While the US market is large, the rest of the world is also impacted by medical device recalls and drug recalls. Whether it is a US supplier selling in Europe, or an Israeli pharmaceutical company supplying Japan, the time of action of medical device recalls and drug recalls are similar in rule.
Most every nation (or groups of nations) has their own specific medical device or pharmaceutical regulations, with appropriate governmental bodies to control those markets. These bodies have jurisdiction over domestic manufactures in addition as import/export activities by manufacturers or distributors.
Canada has a ministry known as Health Canada. Korea has the Korean FDA (KFDA). Ireland has the Irish Medicines Board. Each of these nations have their own requirements, which creates a burden for manufacturers trying to send product to those markets. In some situations, nations will accept the US FDA as a recognized authority, essentially agreeing that if it a product is safe in the US then it is safe for them. However, this is not the case in most places.
In the European Union (EU), there is a central law called the Medical Device Directive honored by all member states. Each nation has their own equivalent to the FDA (in Germany, for example, it is called BfArM, or Bundesinstitut fur Arzneimittel und Medizinprodukte), and those bodies control products being used in their areas. If negative events or a product ingemination occurs within Germany, BfArM will collect that information and deal with the manufacturer. All of these bodies proportion information, so a ingemination in Germany could cause inquires from the French version of the FDA, and frequently manufacturers proactively inform all EU member states of a medical device ingemination or drug ingemination, already if the recalled product was not present in a particular EU nation.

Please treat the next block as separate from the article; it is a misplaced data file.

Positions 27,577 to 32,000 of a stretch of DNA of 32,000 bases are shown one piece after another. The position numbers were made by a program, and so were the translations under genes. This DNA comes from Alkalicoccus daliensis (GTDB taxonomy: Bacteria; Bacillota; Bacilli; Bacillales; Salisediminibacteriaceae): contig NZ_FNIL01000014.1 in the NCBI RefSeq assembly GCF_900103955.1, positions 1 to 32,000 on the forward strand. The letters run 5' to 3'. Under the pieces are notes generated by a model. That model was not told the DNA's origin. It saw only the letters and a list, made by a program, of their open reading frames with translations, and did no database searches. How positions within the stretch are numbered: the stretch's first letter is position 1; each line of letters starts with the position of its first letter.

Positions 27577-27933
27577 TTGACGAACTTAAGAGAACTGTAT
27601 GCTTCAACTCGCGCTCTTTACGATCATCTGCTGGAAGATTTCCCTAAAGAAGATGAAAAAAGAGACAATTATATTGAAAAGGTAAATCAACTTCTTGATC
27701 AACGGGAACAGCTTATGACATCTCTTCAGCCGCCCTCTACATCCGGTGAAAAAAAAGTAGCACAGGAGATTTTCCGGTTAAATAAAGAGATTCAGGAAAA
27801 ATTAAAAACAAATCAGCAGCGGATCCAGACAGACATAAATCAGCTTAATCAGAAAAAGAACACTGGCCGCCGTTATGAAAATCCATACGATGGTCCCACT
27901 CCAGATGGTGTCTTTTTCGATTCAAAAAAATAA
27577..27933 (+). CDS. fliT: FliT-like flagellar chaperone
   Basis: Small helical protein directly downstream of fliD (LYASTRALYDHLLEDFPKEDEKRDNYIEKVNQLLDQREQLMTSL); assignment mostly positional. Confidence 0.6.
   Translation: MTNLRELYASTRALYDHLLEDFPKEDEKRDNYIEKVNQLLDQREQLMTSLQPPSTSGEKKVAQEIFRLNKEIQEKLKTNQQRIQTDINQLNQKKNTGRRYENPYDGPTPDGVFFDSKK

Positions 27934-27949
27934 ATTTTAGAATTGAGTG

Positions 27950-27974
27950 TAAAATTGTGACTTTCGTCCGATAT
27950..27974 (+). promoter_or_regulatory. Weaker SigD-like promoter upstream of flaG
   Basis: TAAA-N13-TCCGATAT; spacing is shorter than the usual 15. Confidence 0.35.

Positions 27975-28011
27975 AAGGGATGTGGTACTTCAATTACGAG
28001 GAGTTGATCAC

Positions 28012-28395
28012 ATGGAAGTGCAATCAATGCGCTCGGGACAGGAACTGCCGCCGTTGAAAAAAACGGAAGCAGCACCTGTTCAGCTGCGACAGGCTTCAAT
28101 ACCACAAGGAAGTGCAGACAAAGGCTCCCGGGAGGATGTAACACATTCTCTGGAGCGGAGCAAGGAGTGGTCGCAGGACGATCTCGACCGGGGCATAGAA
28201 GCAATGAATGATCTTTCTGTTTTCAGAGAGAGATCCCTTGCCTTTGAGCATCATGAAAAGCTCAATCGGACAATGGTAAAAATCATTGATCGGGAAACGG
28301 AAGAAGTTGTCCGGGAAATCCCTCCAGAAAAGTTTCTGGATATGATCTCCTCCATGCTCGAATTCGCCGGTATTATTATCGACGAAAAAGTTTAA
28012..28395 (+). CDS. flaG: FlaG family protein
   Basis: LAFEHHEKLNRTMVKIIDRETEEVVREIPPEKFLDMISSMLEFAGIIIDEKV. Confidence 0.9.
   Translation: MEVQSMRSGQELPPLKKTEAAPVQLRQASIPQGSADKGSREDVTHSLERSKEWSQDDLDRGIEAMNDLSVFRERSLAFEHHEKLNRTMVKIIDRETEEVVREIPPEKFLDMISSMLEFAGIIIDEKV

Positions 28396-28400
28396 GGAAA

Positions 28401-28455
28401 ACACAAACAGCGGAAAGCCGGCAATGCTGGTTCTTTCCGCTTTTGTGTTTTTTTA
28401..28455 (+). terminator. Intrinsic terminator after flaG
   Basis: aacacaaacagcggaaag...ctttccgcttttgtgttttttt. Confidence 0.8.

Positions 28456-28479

So a US based manufacturer answers to the FDA, in addition as each definite regulatory body in any nation where their product is sold. In fact, in a case where a product is made in the US, and only sold outside the US, the FDA will nevertheless be notified of any ingemination action and they will track that information just as if the ingemination was a domestic issue.
Medical device litigation or drug litigation in those nations will, of course, conform to local laws, and manufacturers are bound to the laws and customs of those markets. Simply being physically outside of the borders of a country does not relieve one of responsibility to conform to legal requirements.